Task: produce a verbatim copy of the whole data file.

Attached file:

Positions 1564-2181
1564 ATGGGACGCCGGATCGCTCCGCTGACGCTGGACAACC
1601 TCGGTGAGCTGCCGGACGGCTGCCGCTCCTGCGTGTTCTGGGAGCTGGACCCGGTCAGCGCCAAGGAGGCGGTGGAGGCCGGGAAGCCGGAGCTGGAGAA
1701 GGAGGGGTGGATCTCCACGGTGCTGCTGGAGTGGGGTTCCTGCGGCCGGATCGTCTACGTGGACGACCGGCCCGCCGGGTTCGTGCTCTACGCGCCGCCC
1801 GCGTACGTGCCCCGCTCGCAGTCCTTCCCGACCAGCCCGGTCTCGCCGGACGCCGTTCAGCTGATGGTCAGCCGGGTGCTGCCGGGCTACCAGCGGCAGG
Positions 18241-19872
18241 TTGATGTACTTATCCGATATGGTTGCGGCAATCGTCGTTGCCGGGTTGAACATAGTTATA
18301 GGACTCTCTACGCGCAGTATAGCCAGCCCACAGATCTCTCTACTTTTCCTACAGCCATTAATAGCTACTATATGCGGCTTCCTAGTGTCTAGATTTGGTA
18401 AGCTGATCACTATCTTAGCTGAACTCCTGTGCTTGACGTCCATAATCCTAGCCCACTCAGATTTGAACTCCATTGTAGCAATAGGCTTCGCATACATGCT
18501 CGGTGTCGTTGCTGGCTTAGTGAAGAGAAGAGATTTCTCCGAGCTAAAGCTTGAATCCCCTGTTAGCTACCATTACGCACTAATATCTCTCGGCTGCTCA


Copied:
Positions 1564-2181
1564 ATGGGACGCCGGATCGCTCCGCTGACGCTGGACAACC
1601 TCGGTGAGCTGCCGGACGGCTGCCGCTCCTGCGTGTTCTGGGAGCTGGACCCGGTCAGCGCCAAGGAGGCGGTGGAGGCCGGGAAGCCGGAGCTGGAGAA
1701 GGAGGGGTGGATCTCCACGGTGCTGCTGGAGTGGGGTTCCTGCGGCCGGATCGTCTACGTGGACGACCGGCCCGCCGGGTTCGTGCTCTACGCGCCGCCC
1801 GCGTACGTGCCCCGCTCGCAGTCCTTCCCGACCAGCCCGGTCTCGCCGGACGCCGTTCAGCTGATGGTCAGCCGGGTGCTGCCGGGCTACCAGCGGCAGG
Positions 18241-19872
18241 TTGATGTACTTATCCGATATGGTTGCGGCAATCGTCGTTGCCGGGTTGAACATAGTTATA
18301 GGACTCTCTACGCGCAGTATAGCCAGCCCACAGATCTCTCTACTTTTCCTACAGCCATTAATAGCTACTATATGCGGCTTCCTAGTGTCTAGATTTGGTA
18401 AGCTGATCACTATCTTAGCTGAACTCCTGTGCTTGACGTCCATAATCCTAGCCCACTCAGATTTGAACTCCATTGTAGCAATAGGCTTCGCATACATGCT
18501 CGGTGTCGTTGCTGGCTTAGTGAAGAGAAGAGATTTCTCCGAGCTAAAGCTTGAATCCCCTGTTAGCTACCATTACGCACTAATATCTCTCGGCTGCTCA